After having introduced all required data structures and components, let's fill in the last missing pieces by discussing the mechanisms of how high-resolution timers are expired and their callback function run.
Recall that parts of the high-resolution timer framework are also compiled into the kernel even if explicit support for them is disabled. Expiring high-resolution timers is in this case driven by a clock with low-resolution. This avoids code duplication because users of high-resolution timers need not supply an extra version of their timing-related code for systems that do not have high-resolution capabilities. The high-resolution framework is employed as usual, but operates with only low resolution.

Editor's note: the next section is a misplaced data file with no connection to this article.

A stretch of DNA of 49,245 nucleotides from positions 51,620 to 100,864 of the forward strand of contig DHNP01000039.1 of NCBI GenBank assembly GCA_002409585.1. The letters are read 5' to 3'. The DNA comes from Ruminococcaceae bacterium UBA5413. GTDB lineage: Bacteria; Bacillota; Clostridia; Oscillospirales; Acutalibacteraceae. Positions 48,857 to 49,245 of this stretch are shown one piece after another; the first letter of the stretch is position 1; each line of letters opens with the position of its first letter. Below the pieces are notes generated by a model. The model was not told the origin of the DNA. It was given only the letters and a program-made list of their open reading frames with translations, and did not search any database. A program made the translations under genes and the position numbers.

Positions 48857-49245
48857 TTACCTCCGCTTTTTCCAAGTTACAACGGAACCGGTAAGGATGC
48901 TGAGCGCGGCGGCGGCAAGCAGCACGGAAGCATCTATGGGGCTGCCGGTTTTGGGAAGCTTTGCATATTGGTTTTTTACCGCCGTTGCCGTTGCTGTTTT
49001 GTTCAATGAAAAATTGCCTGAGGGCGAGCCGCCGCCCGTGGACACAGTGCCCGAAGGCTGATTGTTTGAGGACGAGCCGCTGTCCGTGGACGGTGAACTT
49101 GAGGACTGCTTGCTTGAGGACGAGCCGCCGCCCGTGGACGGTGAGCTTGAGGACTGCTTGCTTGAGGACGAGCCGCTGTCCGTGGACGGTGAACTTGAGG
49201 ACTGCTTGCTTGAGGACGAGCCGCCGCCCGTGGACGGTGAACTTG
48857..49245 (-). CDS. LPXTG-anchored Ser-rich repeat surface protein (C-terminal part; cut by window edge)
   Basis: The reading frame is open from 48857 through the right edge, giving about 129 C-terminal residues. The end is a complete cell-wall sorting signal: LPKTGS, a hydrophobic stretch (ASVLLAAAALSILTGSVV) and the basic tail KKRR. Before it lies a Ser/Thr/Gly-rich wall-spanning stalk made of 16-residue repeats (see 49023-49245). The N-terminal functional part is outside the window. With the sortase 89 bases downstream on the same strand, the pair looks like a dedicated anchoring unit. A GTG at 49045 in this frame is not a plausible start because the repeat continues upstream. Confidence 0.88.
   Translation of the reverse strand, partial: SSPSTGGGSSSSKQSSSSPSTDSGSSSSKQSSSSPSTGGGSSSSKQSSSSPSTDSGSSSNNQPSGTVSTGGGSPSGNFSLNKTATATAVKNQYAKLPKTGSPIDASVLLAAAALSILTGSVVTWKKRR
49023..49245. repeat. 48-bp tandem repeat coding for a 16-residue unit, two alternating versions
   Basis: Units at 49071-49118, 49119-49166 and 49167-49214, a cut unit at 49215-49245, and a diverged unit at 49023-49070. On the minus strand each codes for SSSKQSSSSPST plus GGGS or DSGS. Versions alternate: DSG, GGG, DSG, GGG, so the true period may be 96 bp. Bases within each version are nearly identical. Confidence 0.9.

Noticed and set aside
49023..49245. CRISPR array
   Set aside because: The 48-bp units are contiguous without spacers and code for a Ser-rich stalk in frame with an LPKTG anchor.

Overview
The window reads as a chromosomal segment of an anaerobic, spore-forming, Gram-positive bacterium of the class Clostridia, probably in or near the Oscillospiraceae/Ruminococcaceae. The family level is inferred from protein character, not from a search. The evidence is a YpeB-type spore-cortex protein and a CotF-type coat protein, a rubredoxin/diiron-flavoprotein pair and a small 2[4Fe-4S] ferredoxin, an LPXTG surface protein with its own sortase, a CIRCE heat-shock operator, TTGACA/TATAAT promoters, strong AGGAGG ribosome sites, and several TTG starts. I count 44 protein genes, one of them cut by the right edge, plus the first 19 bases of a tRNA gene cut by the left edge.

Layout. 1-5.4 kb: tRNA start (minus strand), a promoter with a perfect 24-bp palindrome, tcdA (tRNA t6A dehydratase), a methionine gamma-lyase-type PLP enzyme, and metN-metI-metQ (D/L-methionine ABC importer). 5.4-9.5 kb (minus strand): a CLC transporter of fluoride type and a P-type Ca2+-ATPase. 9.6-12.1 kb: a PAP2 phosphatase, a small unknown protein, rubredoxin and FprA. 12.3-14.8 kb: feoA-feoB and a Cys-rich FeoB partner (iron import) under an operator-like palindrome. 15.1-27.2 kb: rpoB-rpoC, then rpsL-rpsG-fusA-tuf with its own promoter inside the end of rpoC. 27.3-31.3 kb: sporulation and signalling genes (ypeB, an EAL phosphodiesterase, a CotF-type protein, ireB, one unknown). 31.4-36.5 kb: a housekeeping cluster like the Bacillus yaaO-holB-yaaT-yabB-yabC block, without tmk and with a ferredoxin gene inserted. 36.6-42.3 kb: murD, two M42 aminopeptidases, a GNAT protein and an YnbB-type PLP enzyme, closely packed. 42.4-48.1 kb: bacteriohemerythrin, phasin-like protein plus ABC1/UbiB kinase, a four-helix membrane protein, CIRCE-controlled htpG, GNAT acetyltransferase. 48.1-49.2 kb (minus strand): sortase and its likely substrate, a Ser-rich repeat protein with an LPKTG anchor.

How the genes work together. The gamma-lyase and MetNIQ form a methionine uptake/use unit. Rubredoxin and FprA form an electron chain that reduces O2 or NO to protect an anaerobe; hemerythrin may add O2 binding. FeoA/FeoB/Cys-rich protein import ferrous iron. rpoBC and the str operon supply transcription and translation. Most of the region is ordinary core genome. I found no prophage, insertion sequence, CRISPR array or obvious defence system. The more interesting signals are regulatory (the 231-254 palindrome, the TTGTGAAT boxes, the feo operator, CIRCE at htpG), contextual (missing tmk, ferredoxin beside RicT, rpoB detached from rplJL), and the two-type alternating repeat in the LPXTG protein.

Even if high-resolution support is compiled into the kernel, only low resolution will be available at boot time, so the situation is identical to the one described above. Therefore, we need to take two possibilities into account for how high-resolution timers are run: based on a proper clock with high-resolution capabilities, and based on a low-resolution clock.
Continue reading here: High Resolution Timers in High Resolution Mode
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